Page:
Court Strikes Down Miami Beach's Airbnb Ban
Miami Beach's ban on short-term home-sharing has been struck down in court.
The city of Miami Beach passed some of the harshest penalties against home-sharing in the country in 2016 — it increased short-term rental fines from $500 and $1,500 for multifamily and single-family homes, respectively, up to a whopping $20K. Each subsequent violation was set to increase by $20K.
Miami Beach also banned most short-term homesharing on platforms like Airbnb. The Goldwater Institute, on behalf of Natalie Nichols, who owns two properties she had previously rented out on a short-term basis, filed suit against the city, according to RE:Miami Beach. Nichols argued for the ban to be overturned because short-term rentals remained legal in some small areas of the city, thus hers were treated differently than similarly situated properties. The lawsuit also took issue with the fines.
Monday, the Circuit Court in Miami-Dade County issued an order granting her summary judgment, invalidating the city's 2016 short-term rental ordinances.
Eleventh Circuit Court Judge Michael Hanzman wrote in his ruling that Miami Beach's fines exceed limits set in state law, which allows fines for code violations of $1K per day for the first infraction and $5K per day for repeat violations.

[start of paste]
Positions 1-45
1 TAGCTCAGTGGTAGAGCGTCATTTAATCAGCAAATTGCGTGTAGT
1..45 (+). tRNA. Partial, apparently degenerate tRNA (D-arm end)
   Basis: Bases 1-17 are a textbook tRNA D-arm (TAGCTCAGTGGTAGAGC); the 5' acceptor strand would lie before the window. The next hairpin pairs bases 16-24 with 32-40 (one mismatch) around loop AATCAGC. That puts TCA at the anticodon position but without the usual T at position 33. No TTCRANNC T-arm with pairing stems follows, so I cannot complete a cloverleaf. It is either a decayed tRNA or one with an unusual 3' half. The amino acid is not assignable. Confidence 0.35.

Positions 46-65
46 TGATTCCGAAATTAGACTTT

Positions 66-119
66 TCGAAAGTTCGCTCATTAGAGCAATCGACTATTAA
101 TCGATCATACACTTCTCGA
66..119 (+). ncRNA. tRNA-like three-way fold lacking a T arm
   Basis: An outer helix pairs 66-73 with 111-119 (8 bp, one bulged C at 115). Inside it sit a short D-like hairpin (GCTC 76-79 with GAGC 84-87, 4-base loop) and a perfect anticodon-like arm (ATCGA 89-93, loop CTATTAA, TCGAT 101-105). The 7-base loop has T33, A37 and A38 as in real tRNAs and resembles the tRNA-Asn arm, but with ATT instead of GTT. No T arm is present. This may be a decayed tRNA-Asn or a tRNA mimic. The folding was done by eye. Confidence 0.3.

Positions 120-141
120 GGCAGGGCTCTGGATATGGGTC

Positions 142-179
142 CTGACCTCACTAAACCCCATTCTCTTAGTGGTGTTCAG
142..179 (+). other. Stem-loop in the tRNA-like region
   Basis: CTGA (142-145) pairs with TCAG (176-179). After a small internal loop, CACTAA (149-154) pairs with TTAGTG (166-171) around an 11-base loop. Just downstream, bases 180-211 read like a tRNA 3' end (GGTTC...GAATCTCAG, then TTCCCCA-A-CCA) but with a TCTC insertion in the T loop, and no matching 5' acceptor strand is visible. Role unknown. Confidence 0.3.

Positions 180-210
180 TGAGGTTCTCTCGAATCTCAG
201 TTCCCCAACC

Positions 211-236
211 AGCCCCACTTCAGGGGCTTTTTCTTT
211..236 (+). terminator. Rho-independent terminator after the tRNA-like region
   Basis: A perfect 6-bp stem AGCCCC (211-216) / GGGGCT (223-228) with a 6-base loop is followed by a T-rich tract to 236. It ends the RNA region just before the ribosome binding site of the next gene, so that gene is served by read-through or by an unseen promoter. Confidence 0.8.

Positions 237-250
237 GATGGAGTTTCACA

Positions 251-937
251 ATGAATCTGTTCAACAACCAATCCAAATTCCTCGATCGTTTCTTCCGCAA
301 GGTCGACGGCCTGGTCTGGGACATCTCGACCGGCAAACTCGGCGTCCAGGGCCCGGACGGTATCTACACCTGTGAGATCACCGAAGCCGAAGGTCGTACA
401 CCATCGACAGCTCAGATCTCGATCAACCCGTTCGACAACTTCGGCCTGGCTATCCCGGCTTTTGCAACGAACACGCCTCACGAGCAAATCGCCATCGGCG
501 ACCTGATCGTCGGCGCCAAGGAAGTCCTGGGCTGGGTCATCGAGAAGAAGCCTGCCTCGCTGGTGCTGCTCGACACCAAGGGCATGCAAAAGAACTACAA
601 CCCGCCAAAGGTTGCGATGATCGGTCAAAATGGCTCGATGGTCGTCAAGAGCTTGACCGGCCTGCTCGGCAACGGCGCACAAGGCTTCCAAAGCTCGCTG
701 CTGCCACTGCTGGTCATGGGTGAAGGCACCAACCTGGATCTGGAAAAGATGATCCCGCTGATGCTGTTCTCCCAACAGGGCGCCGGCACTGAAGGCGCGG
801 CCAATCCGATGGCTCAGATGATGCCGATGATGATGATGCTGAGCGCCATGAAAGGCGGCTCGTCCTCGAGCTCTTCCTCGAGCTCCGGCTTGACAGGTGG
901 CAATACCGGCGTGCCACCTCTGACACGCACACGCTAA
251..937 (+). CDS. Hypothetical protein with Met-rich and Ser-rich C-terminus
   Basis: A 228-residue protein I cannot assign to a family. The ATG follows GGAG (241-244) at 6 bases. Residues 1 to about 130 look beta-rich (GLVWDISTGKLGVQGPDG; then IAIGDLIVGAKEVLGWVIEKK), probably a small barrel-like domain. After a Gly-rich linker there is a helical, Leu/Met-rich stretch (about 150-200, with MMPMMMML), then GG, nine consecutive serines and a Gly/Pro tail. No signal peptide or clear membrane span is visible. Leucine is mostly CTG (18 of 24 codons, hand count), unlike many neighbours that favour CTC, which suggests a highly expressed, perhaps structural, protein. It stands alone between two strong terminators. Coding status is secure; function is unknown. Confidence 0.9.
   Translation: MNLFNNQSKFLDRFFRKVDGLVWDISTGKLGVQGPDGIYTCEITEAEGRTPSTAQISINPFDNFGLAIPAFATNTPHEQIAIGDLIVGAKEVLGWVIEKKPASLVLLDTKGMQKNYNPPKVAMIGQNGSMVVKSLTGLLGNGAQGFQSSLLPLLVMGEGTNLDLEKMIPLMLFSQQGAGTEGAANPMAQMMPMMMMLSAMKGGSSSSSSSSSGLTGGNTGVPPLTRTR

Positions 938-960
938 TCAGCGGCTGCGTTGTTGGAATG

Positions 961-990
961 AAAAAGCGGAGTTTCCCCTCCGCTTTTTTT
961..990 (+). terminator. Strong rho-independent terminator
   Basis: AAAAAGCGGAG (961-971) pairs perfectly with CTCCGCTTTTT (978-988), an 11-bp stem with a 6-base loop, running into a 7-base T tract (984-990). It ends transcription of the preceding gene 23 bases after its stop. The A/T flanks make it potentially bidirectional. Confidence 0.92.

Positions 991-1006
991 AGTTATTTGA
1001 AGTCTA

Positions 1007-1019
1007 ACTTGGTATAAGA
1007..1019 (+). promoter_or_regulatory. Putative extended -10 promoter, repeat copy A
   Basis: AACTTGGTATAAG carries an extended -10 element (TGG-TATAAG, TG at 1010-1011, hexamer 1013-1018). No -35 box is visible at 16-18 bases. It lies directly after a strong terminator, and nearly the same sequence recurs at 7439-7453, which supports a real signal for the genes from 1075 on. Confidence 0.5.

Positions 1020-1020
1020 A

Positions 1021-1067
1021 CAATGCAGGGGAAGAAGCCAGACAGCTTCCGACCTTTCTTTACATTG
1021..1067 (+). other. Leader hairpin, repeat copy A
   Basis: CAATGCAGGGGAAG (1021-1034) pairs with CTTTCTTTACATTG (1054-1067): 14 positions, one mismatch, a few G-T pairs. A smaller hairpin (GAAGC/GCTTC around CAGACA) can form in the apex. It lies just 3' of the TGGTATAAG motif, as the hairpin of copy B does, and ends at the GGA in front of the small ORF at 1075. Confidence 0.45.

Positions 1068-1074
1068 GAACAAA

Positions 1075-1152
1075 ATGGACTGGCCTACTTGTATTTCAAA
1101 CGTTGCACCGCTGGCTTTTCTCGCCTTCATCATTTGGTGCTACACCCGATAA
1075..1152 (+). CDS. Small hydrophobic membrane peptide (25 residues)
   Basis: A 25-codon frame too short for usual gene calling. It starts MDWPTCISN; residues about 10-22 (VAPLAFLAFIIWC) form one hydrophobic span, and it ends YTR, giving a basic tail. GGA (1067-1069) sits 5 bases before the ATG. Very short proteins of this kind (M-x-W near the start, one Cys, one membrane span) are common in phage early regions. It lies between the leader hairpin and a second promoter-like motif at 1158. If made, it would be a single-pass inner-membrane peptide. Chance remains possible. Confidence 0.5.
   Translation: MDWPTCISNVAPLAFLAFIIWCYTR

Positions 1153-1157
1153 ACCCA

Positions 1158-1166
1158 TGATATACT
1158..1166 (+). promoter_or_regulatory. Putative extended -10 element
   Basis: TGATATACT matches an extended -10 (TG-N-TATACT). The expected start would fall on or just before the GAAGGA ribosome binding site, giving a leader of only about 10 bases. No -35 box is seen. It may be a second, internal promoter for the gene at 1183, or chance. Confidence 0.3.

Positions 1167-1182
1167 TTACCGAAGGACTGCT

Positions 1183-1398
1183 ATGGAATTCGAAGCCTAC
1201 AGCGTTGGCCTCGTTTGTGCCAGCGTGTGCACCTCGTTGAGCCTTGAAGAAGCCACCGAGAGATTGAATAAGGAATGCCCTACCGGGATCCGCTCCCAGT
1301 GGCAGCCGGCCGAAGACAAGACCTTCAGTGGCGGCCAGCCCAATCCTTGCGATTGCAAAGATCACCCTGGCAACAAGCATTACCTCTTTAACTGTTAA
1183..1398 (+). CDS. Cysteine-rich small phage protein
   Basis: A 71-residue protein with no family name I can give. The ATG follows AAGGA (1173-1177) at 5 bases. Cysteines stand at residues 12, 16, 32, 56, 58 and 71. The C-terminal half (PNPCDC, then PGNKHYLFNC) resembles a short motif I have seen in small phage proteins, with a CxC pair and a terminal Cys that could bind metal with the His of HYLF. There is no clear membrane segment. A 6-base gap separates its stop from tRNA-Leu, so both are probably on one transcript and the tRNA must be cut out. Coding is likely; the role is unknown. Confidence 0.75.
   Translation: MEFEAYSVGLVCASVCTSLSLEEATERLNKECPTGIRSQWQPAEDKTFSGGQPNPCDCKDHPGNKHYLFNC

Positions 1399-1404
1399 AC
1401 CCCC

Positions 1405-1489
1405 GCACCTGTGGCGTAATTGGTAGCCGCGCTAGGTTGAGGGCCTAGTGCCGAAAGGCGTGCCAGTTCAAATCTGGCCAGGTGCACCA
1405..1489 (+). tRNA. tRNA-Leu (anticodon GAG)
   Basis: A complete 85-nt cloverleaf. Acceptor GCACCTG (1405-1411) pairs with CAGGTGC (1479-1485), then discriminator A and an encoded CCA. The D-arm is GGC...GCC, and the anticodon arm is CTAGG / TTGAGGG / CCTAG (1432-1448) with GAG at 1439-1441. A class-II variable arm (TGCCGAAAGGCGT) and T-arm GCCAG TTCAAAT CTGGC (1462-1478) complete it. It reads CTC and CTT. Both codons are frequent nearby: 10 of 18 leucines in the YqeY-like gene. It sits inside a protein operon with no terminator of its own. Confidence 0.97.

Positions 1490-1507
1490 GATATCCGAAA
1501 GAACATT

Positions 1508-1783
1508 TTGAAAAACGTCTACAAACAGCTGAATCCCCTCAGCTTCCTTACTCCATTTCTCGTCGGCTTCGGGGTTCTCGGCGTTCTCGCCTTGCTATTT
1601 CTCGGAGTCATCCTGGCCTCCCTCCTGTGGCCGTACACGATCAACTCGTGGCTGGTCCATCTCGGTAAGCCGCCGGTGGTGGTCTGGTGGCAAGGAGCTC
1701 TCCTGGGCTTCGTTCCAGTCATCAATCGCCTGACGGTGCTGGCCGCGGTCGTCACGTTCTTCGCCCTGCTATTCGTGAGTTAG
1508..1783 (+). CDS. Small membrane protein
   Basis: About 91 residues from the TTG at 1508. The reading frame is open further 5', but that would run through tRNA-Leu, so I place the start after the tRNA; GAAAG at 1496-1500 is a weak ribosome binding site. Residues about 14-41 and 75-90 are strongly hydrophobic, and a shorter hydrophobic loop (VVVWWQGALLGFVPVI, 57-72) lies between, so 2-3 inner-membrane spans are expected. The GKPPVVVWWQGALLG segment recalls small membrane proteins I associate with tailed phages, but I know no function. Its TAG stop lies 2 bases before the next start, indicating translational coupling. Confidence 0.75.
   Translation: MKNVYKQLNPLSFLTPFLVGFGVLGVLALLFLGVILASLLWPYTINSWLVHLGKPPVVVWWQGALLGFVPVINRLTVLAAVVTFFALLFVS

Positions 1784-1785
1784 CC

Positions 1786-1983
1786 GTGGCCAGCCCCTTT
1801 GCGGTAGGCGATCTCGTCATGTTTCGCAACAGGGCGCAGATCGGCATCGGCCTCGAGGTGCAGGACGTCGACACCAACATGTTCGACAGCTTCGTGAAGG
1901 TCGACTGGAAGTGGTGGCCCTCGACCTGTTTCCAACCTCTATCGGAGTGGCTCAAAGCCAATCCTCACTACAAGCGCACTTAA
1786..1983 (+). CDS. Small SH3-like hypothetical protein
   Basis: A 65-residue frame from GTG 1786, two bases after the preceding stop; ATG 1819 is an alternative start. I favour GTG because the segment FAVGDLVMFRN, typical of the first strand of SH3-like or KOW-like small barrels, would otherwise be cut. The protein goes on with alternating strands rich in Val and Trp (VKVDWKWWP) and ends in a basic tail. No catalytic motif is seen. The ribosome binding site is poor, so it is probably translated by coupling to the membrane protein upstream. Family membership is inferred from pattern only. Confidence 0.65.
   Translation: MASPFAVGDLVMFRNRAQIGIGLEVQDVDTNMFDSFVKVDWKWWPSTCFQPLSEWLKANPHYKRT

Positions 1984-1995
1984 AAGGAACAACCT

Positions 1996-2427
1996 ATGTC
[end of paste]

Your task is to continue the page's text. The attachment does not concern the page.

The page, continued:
The city maintains that the fines are not in conflict and are enforceable. It intends to appeal.
“While we respectfully disagree with the court’s ruling regarding this matter, the City of Miami Beach intends to immediately seek appellate review of this decision — and are confident that the Third District Court of Appeal will validate our ordinance,” Mayor Dan Gelber said in a statement.
“It’s no secret that rental rates in Miami Beach are astronomical, and our previous fines represented the cost of doing business and were a mere fraction of the charges for the illegal rentals,” he added. “There was a need for more substantial penalties, as the city has an obligation to maintain the aesthetics, character and tranquility of our residential neighborhoods.”
The city argued that the state law merely affords one method of enforcing the city’s ordinances, but language of the statute allows municipalities to adopt an alternate code enforcement system. The city pointed to courts upholding similar code enforcement structures where municipal governments set their own fines beyond those established by the state rules.
In August, Miami Beach settled a federal lawsuit brought by Airbnb, which contested the extent of its responsibility for ensuring that homes available to rent on the platform complied with local regulations.